More in Finance

1 month

Initiative Q: Gateway to Riches or Not?

If you clicked on this article, you have either already signed up for Initiative Q, or have received an invite to join this crazy, all pervading idea which claims that it can grow to trillions of dollars and become bigger than most economies. All you need is to do their bidding and invite your friends to the network.

1 month

Lessons from Apple – Great Stores Don't Bring Customers Back

Every time a new Apple product comes off the assembly line, it gets put under the biggest magnifying glass imaginable as crowds of onlookers parse the announcement with scholarly intensity, hoping to piece together a picture of what might emerge and what the implications for the world at large will be.

1 month

Why Financial Planning & Analysis is a lot like Sabermetrics

I have two true passions in life: math and baseball. If you look at a Venn diagram of these two topics, the area of overlap could be titled “sabermetrics.” As I have often shared in my writing and presentations, I believe one of the best ways to describe what intelligent FP&A is to friends, family, and business associates is to reference Michael Lewis’s fantastic book Moneyball. I may be dating myself, but I have been a huge fan of his books since back in 1989. Liar’s Poker, Moneyball, The Blind Side, and The Big Short are my favorites of Lewis’ books, and I highly recommend them.

1 month

Why Financial Planning and Analysis is a Lot Like Baseball

Growing up in the suburbs of Washington, D.C, I had two great passions: math and baseball. I wanted to spend every day simply studying math and playing as much baseball as a kid could fit into a day. Unfortunately for me, just like in the Clint Eastwood movie “Trouble with the Curve,” I had trouble hitting a curveball. However, despite hanging up my spikes, my passion for baseball has never dimmed. (Side note: I have actually been to all the Major League ballparks and am now working on the AAA league parks.)

2 months

Interpreting The Market’s Monet

Investing is often referred to as an art form. Models, charts, and regressions can only get you so far. We are constantly pummelled with an endless stream of data, some of which is important information and some of which is worthless noise. Drawing order out of this chaos requires one to engage with his/her uniquely human element, one’s creative capacity. How well one can paint a picture with the incoming data will likely determine his/her success. Are we getting some of those important data points now? Given the recent moves across a series of markets, it sure seems like it.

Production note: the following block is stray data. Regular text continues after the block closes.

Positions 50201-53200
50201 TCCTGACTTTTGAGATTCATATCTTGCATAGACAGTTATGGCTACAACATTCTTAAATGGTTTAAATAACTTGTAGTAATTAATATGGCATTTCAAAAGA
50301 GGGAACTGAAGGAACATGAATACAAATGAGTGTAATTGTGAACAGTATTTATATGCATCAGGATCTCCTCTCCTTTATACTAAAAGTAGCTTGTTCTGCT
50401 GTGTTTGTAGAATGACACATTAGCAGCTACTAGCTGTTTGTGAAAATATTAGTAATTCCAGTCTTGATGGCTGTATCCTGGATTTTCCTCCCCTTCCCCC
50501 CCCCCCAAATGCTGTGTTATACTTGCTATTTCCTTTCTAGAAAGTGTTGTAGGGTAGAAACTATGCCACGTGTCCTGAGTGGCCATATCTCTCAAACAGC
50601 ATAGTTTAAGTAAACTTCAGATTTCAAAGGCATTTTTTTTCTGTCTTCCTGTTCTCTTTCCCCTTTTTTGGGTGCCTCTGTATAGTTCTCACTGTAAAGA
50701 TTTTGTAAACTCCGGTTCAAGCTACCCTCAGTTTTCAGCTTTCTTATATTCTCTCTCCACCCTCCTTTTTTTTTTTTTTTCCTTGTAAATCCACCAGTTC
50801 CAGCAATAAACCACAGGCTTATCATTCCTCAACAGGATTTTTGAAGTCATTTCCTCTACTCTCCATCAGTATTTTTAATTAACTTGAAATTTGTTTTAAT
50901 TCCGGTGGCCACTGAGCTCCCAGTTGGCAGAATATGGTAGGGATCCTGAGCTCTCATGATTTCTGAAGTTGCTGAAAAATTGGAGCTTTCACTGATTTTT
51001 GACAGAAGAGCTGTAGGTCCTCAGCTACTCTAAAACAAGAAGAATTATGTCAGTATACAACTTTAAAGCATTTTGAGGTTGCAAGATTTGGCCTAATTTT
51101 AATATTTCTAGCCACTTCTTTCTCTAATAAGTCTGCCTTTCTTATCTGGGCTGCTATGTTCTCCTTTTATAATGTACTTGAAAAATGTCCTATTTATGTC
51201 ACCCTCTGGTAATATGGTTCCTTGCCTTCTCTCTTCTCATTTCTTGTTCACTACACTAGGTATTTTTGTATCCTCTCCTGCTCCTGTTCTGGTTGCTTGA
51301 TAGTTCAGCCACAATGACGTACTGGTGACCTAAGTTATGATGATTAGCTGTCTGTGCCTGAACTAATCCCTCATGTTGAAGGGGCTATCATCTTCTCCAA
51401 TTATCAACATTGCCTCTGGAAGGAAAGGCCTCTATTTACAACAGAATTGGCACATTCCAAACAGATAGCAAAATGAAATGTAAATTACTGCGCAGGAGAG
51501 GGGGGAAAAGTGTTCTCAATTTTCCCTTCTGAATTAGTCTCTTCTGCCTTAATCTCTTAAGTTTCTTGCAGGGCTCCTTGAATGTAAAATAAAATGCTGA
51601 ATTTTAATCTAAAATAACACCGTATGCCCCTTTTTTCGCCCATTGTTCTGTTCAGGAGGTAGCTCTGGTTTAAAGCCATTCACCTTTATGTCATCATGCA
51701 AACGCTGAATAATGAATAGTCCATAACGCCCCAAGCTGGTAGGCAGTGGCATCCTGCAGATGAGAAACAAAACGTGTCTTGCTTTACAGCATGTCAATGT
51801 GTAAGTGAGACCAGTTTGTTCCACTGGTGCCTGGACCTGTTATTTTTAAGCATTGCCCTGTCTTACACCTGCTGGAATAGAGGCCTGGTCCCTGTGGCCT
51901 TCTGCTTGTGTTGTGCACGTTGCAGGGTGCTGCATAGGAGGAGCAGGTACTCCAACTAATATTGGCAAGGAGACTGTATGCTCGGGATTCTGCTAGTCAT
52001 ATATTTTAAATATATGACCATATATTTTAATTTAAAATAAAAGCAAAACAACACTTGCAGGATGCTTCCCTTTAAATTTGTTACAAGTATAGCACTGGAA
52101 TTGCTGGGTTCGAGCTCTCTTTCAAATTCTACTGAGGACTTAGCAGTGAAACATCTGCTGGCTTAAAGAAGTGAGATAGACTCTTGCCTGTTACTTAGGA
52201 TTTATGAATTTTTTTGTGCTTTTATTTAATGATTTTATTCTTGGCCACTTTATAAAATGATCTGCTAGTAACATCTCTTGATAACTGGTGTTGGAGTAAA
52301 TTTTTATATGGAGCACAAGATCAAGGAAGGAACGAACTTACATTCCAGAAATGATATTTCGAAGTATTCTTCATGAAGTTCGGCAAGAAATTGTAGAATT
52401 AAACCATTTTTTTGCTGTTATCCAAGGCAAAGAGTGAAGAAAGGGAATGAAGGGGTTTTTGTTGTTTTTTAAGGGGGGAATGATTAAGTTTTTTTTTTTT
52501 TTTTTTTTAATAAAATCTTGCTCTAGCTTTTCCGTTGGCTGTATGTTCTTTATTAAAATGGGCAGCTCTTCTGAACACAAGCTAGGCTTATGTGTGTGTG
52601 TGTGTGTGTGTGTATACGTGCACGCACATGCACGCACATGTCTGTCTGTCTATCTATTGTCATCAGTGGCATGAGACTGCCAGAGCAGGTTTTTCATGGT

2 months

The Bursting Of The Volatility Bubble: Part 1

If there were a Word of the Year award in finance it most certainly would go to volatility. It seems like nearly every article you read makes some reference to it. Is volatility gone for good or is it just in hibernation? Did central bankers forever squash volatility, repress volatility for some time, transform volatility? Did structural changes in the macroeconomic landscape create a “new normal” with respect to volatility? Is volatility building beneath the surface of the markets planning its vengeful return? Is volatility volatile? Volatility, volatility, volatility! With all this discussion of volatility, one thing seems certain: there’s a bubble in volatility, as in the word itself.

2 months

Reminiscing On Reminiscences Of A Stock Operator

I recently finished reading Edwin Lefèvre’s classic Reminiscences of a Stock Operator, marking my second time through the book. I first picked it up nine years ago on the recommendation of a former coworker who was a flow trader. A burgeoning credit analyst at a bulge bracket investment bank at the time, I was interested in learning more about the trading aspect of job and had asked for a primer on the subject. While initially confused to have received the historical novel as the answer to my inquiry, my sophomoric skepticism was completely reversed by its end. Though many of the book’s lessons were largely lost upon my younger self, it struck the older, wiser, and only slightly more profitable “me” like a thunderbolt. In this post I thought I’d do some reminiscing on Lefèvre’s “Reminiscences”, and add to the ever expanding tome on the subject.

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